Photo by Bruce Damonte
As the #metoo movement continues to open space for women to speak out about assault and harassment, a tidal wave of men from various industries have found themselves suddenly accountable for unprofessional and often illegal behavior. In the months since #metoo went viral, the specialty coffee community has waited for its own first allegations to break, and in the first week of 2018, due to the courage of several women in the Bay Area, they did. On January 5, two former employees of Four Barrel Coffee filed suit against the company itself, as well as one of its three owners, Jeremy Tooker. The response has been astonishing: within a week, multiple wholesale accounts ended their relationship with Four Barrel, the company itself declared intent to change its name and move to an employee-owned model, and the specialty coffee community spoke a loud, clear #timesup, widely condemning sexual assault and harassment. The lawsuit itself, which settled after just a week, and the dramatic response from the specialty coffee community stand as a powerful example of the cultural shift taking place nationwide, in coffee and in other industries, and the change that comes next.
The lawsuit against Tooker and Four Barrel went live on January 5th, the first Friday of 2018. The 19-page suit—which details allegations from eight former employees—runs the full spectrum from casual sexism in the workplace to silencing complaints to attempted rape. Reporter Justin Phillips of the SF Chronicle coordinated reportage as part of a wider Chronicle investigation into harassment in the Bay Area’s food, beverage, and tech industries. According to the allegations in the suit, the acts of sexual assault were not actions in a vacuum by a single person, but rather one element of a company culture where baristas were placed in a setting that encouraged sexual humor and objectification—a “toxic workplace” is referenced in the suit, as per CBS Bay Area. The suit also alleges that employees who brought up their discomfort with the environment at Four Barrel, and with specific incidents, were told not to “start drama” and “talk shit.” According to the suit, several employees who defied those mores were fired.
Four Barrel’s Initial Response
After the lawsuit, Four Barrel closed its doors for the weekend of January 6th and 7th. Following a short silence, co-owners Jodi Geren and Tal Mor issued a statement in response to the suit. While the owners expressed sadness and concern over the contents of the suit, they also “took issue” with certain claims, specifically “the mischaracterization of our current culture.” They announced that Tooker had stepped down as CEO in November and was divesting his remaining ownership in the company; they also stated that they had retained an outside HR firm to investigate and allow extant employees to report concerns. “We will continue to take prompt action to address any and all employee concerns, as we have done in the past,” wrote Geren and Mor, who did not directly address the allegations that they had discouraged previous employee complaints.
The Specialty Coffee Community Reacts
In the wake of the lawsuit and Four Barrel’s initial response statement, multiple wholesale clients made the decision to sever their partnerships with the company, including Socola Chocolatier and Barista, Red Rock Coffee, Le Marais Bakery, Spiller Park Coffee, Strange Matter Coffee Co., Boba Guys, and several more.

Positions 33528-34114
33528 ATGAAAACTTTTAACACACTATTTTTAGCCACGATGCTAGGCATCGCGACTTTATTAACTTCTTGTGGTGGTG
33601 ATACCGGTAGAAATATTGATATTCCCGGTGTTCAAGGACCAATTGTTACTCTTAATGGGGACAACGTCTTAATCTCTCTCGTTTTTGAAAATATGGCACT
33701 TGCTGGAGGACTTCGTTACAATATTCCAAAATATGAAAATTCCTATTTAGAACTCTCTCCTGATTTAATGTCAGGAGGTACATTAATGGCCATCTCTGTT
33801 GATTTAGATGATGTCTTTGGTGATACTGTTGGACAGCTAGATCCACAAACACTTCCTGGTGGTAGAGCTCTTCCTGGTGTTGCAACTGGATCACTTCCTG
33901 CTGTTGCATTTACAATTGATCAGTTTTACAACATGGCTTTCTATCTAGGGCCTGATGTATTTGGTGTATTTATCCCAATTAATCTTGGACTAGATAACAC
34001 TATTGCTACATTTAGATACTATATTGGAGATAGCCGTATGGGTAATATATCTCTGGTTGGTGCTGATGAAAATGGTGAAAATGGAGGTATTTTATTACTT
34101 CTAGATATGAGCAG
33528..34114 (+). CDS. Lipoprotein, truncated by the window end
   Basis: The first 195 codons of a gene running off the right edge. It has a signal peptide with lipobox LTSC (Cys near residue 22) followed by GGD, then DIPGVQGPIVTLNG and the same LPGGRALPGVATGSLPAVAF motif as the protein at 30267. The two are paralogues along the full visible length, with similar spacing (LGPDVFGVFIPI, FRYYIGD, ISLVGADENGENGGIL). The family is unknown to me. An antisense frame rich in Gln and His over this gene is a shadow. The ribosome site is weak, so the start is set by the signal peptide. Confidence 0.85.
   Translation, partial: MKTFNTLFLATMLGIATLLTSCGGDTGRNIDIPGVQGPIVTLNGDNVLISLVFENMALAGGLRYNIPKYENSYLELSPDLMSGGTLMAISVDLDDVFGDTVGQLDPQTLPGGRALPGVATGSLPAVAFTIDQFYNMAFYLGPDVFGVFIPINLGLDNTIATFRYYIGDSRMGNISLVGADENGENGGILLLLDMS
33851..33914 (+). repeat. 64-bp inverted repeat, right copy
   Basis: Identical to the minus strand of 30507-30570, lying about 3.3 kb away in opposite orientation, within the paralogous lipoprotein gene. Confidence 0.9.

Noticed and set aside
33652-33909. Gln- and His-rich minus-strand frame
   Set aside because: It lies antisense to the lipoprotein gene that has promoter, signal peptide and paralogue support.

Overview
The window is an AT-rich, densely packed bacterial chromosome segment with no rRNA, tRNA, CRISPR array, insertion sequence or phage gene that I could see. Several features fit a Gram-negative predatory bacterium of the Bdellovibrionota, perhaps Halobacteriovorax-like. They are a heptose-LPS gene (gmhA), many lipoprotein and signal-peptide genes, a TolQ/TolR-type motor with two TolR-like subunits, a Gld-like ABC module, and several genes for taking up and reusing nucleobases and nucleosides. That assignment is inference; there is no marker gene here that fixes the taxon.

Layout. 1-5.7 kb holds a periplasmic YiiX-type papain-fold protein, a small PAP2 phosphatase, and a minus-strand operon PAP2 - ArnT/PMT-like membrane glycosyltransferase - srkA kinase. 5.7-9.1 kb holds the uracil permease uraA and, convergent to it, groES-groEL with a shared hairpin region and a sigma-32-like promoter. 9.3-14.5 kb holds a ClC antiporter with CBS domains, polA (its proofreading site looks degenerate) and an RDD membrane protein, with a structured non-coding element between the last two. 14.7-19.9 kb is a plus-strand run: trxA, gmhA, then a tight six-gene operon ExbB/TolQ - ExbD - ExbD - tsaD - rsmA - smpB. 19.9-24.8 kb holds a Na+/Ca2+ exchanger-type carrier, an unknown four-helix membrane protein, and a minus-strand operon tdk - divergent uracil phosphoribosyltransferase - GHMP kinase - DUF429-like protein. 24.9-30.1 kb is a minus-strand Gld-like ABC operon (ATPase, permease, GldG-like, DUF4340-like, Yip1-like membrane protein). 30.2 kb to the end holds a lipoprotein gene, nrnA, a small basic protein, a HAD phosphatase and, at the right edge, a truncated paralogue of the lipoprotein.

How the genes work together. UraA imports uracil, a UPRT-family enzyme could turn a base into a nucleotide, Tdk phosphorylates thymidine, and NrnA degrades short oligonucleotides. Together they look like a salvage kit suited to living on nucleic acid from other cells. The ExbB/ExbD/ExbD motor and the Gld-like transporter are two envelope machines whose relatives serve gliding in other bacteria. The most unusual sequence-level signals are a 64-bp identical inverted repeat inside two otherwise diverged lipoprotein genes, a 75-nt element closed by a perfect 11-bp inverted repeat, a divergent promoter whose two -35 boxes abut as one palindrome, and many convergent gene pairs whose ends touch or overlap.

Social media presented a central hub for the specialty coffee community to voice their anger, frustration, and disgust with the allegations laid out in the lawsuit, as well as with sexual assault and harassment in the larger industry in general. Prominent activist voices in coffee spoke out against the company and called for broader change and real accountability, including Jasper Wilde of Ritual Coffee Roasters and Boss Barista Podcast, Liz Dean of The Wing, and WINCC founder Becky Reeves.
Three days after the suit was filed, Four Barrel put out a second statement declaring intentions toward several next steps. First, they said, they intend to allocate Tooker’s 50% shares to Four Barrel employees; second, they changed their name to The Tide and retire the Four Barrel brand; third, Mor & Geren intend to make available increasing shares of their remaining ownership, until they’ve completely divested and the new business is 100% employee-owned. At the end of the statement, they asked customers, both retail and wholesale, to keep purchasing coffee from them so they can have a chance to execute that change.
As reported in Eater SF, while some responses gave the company credit for their accountability and positive intentions, others felt that the statements’ emphasis on Tooker’s actions were a deflection from the fact that Four Barrel itself was being sued as well, and that specific allegations detailed harassment and silencing from Geren and Mor, not just Tooker. Some also criticized the lack of a direct action plan, and pointed out that if the same people were involved in The Tide as Four Barrel, then a name change felt more like a PR move, as per Eater.
We reached out to Geren and Mor for comment on a variety of questions pertaining to this article, including the point of divestment. At what point would Geren and Mor turn over their shares in the company? “All of our time and energy right now is going into our customers, employees and stabilizing our business,” they told Sprudge in a joint email. “We’ve lost 50-60% of our wholesale business in the last week and for us to have a viable business to offer employee ownership, we need to first stabilize and then figure out the best model for our new structure.”